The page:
[Date Prev][Date Next][Thread Prev][Thread Next][Date index][Thread index]

Re: st: clinical trials

From   David Airey <[email protected]>
To   [email protected]
Subject   Re: st: clinical trials
Date   Fri, 4 Jan 2008 12:08:44 -0600


Basically all (corporate) job ads for this field require SAS expertise. But from your described experience, this has nothing to do with the FDA, and everything to do with successful SAS marketing and clinical trials CROs already being invested with a SAS code base.

I brought up the clinical trails question for a number of reasons, one being that I was surprised by the SAS dominance. I started using Stata at the 7/8 version change. There were some obvious features missing in Stata 7/8 compared to SAS at that time. These days, with Stata 10, it is me that is lagging Stata in features! The completeness of the Stata product juxtaposed against a lack of visibility in areas of "analytics" and "clinical trials" in the corporate sector caught my attention (I work in academia). Learning that U Chicago Med switched to Stata was eye opening, as was Dr. Lachenbruch's comments. I guess market dominance is hard to compete against. 5 years of great products and amazing visibility for Apple have only resulted in a few percentages gained in OS market share against Microsoft.


On Jan 4, 2008, at 10:48 AM, Lachenbruch, Peter wrote:

I worked at FDA for 12 years and any statistical program was acceptable
for use. The only requirement was that data sets had to be submitted in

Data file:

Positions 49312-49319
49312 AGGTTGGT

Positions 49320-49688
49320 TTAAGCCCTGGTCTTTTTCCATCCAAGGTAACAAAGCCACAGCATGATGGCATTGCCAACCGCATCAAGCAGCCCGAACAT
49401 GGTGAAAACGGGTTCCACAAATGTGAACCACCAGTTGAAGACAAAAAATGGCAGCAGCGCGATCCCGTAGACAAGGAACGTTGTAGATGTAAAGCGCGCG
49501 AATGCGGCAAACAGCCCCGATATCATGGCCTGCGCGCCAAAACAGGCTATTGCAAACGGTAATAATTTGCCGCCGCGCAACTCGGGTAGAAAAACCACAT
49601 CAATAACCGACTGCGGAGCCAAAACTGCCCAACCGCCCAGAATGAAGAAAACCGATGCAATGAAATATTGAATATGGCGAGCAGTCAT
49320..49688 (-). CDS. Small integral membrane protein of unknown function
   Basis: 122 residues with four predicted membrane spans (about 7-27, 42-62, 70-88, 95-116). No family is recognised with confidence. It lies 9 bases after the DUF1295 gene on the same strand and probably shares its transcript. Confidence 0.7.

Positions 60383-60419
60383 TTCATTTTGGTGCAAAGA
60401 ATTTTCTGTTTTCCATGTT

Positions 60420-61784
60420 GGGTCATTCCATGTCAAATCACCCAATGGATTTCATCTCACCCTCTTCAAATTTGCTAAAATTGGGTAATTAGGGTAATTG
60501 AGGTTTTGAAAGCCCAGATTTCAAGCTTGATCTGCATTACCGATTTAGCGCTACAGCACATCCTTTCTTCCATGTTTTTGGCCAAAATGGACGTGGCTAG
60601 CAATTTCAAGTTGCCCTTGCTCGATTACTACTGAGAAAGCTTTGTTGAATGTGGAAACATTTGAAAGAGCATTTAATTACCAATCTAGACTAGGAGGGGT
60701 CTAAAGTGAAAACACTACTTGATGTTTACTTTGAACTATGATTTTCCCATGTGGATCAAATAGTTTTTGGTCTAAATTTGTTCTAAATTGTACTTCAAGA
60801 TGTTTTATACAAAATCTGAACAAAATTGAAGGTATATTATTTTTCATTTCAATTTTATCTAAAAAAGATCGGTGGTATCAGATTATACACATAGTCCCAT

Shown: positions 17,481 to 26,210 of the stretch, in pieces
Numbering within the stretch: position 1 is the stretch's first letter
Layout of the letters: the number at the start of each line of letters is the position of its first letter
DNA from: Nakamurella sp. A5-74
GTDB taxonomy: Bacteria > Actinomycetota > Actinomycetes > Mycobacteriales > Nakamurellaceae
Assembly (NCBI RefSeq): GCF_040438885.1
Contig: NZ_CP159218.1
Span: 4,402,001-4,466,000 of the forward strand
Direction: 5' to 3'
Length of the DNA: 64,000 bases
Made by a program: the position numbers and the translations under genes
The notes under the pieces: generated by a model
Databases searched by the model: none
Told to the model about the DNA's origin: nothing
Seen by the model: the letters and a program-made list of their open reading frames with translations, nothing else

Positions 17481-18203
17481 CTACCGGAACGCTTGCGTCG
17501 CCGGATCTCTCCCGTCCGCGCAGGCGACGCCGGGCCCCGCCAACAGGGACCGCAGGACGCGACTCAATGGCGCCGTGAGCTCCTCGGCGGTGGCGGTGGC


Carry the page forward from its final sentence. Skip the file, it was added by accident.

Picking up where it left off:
SAS Transport version 5 format (XPORT). We had some occasions in which
some clever programmer submitted the data in CPORT which was not
readable. The idea was that since the data and report would be archived
it had to be retrievable in the future. XPORT creates ASCII files and
FDA was comfortable about that. The reports were in pdf files.

At any rate, the bottom line is that any validated statistical program
can be used. If the FDA requested proof of validation, they wanted to
see the PROCESS by which the programs were validated, not the validation
runs themselves. For example, Stata has many (say S) scripts that
generate k*S pages of output. FDA wants the S scripts (probably only a
sample - talk with them if it's an issue).

Other programs that have been used include SAS (obviously), R, SPlus,
SPSS (occasionally), StatXact.

The bottom line is that you can talk to FDA about this. If they insist
on SAS, they are out of line.


Peter A. Lachenbruch
Department of Public Health
Oregon State University
Corvallis, OR 97330
Phone: 541-737-3832
FAX: 541-737-4001

*   For searches and help try:

© Copyright 1996–2024 StataCorp LLC   |   Terms of use   |   Privacy   |   Contact us   |   What's new   |   Site index